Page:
Mentoring encompasses much more than the training that a senior attorney provides a colleague to help them evolve and become a better and more skilled professional. Training is an important aspect of the relationship, to be sure, but it represents only a part of mentoring’s significance.
Audrey Sokoloff, the global head of Skadden’s transactions practices, has acted as my mentor and sponsor, starting when she provided me with my very first assignment as a first-year associate. While Audrey works on some of the industry’s largest and most complex transactions and is extremely active in Skadden’s management, she always seems to have time to offer guidance and support—whether that be taking time out for a coffee break outside of the office or dropping by my office to engage in a post-client meeting de-brief and strategy session.
Over the years, her mentorship has extended far beyond training, contributing not only to my professional and career development, but also to the growth and continuing success of my department and the firm.
In large part, you learn how to do your job from those who came before you, and at a firm like Skadden, that means learning from many of the most prominent and accomplished attorneys in your field. Such training is particularly important in our real estate practice.
As general practitioners, we handle anything and everything that touches on real estate, including acquisitions, development and other infrastructure projects, hospitality and gaming, fund formations, sale/leasebacks, securities offerings and workouts, recapitalizations—you name it. The need to learn never wanes and having mentors invested in your development is essential for your growth.
Working with a partner like Audrey, who is known for having an open door and a sincere commitment to her team members’ success, has enabled me to develop the skills needed to join her as a partner.
No one is better positioned to help you reach your goals, or even to figure out what those may be, than people who have traveled the same path. When I started in Skadden’s New York office in the fall of 2006 as a first-year associate, I planned to stay for a handful of years and then transition into private equity.
My friends at other firms were shocked to learn that I told my mentors at Skadden of my career ambitions. My friends said, “I would never tell partners about my plans. They would just stop giving me deals. It would be the kiss of death.”
But a culture of transparency, openness, and commitment to development allowed me to have frank conversations with Audrey and other Skadden partners that helped me refine and achieve my vision.
They assisted in directing my practice toward the private equity work I was most passionate about. They helped train me for the career I wanted, whether I remained at Skadden or not. My partners kept me involved in new matters within my area of interest. They gave me opportunities to join client pitches and included me in focused trainings.
They offered valuable insights from their experiences, including one piece of advice I share with all of my mentees: “Your career is a marathon, not a sprint. Consider where you want to be, not now, but in several years, and then let’s work to take the steps to get you there.”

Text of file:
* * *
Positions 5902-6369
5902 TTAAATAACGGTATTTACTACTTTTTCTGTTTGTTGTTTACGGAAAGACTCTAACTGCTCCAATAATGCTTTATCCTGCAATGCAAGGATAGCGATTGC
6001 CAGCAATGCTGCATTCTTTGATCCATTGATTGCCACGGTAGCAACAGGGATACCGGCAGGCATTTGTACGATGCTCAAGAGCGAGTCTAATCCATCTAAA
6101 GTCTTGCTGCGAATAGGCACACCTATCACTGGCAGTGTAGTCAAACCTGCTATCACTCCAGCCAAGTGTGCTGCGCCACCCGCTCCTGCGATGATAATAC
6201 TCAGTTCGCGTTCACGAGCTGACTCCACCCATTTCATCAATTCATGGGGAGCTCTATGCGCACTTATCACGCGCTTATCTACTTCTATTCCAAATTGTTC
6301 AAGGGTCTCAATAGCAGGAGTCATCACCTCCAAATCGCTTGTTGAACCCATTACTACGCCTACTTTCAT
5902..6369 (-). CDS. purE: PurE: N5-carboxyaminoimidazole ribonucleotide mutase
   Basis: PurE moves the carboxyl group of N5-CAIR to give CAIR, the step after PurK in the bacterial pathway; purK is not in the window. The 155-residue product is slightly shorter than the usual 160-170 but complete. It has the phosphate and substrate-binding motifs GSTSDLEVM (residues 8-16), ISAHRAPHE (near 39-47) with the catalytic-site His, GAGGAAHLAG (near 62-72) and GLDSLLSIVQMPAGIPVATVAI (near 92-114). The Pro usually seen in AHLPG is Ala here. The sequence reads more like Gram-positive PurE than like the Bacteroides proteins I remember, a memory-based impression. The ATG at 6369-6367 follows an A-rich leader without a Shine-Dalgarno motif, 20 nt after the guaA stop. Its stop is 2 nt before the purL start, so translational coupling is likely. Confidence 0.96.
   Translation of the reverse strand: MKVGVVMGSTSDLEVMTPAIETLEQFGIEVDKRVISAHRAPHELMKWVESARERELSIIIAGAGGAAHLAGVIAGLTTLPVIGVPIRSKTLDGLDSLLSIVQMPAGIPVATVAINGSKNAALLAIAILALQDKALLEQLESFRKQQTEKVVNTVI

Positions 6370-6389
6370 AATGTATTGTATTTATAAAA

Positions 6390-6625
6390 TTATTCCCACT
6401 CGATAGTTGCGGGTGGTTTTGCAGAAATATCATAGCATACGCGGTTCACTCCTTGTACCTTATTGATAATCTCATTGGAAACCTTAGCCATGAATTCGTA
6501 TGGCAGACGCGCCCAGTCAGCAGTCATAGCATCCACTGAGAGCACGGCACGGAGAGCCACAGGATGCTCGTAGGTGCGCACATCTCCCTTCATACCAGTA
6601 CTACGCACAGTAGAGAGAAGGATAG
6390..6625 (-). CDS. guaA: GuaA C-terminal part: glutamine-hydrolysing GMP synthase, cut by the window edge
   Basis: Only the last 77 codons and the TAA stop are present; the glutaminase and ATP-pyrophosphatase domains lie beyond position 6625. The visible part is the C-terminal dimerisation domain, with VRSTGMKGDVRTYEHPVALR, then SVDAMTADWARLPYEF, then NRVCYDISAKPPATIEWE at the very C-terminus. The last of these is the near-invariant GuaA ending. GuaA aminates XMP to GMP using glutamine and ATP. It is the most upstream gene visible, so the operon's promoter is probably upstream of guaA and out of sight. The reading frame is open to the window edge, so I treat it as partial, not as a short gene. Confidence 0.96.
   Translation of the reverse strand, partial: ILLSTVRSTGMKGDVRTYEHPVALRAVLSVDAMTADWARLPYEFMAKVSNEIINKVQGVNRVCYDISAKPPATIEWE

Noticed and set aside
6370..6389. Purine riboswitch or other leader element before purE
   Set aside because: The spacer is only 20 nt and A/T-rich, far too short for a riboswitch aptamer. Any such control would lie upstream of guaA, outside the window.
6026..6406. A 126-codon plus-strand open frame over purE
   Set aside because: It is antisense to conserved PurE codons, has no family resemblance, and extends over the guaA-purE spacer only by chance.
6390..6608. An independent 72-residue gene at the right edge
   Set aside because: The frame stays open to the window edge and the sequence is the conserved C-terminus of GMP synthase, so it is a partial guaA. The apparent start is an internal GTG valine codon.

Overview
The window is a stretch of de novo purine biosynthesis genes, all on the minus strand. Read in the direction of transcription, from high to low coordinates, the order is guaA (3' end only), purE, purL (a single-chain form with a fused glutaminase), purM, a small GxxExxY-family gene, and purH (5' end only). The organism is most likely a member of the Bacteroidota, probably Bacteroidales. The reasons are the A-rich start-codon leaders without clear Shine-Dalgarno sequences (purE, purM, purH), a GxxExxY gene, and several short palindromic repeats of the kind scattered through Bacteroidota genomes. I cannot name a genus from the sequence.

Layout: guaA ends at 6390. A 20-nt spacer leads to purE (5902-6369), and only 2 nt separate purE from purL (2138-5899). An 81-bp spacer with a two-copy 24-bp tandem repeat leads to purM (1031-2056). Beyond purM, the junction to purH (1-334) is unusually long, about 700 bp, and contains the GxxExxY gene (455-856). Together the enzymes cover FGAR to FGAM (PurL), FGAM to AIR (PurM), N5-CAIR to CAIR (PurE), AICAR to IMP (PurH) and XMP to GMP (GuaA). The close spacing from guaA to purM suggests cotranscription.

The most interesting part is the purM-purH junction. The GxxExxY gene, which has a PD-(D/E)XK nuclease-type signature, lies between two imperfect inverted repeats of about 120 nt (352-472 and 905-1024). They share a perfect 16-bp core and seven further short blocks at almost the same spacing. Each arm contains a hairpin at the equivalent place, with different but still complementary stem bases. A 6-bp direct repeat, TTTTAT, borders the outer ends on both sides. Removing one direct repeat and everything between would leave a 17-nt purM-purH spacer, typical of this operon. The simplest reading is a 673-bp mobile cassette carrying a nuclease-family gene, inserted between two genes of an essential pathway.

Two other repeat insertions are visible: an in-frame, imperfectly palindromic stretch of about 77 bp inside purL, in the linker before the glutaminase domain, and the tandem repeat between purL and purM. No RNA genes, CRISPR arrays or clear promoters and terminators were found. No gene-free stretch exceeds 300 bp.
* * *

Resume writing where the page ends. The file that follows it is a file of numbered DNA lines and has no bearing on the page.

As my career vision evolved and I began to see that I wanted to be a partner at Skadden, my mentors helped guide my path to achieving that goal.
Culture and Collaboration
The real estate industry has historically been male-dominated. Finding a mentor like Audrey and others at Skadden who encourage diversified leadership and cultivate access to opportunities for growth is so important.
I have personally reaped the benefits of Skadden’s formal training and leadership programs (including our Career Sponsorship and Women’s Leadership programs) as well as real estate specific programs within my department. I am excited to remain active in such programs and help to pave the way for newer attorneys.
But mentoring is not a one-way transaction. One succeeds, in large part, through teamwork—especially at Skadden, where a commitment to collaboration is central to our culture and success.
Audrey and others have dedicated themselves to my development not only because they have big hearts and are sincerely invested in my success but also because when one of us succeeds, we all do. At Skadden, a client is not “my” or “your” client—it’s “our” client.
Skadden’s foundational values—teamwork, innovation, diversity, a commitment to “upper margin” work and client service—have been passed on by generations of attorneys who understand the value of mentorship.
As a relatively new partner—I was part of Skadden’s 2021 partnership class—I’m excited to take on more mentorship responsibilities. Though I continue to regularly knock on Audrey’s door to discuss work, family, and more, I am grateful for the opportunities I now have to continue the cycle by providing similar support to the newer members of our team.
This article does not necessarily reflect the opinion of The Bureau of National Affairs, Inc., the publisher of Bloomberg Law and Bloomberg Tax, or its owners.
Nesa Amamoo is a partner in the Real Estate practice at Skadden. She focuses on a range of matters related to real estate, real estate finance and private equity, including U.S. and offshore private placements, public and private REITs, joint ventures, real-estate related capital markets, and more.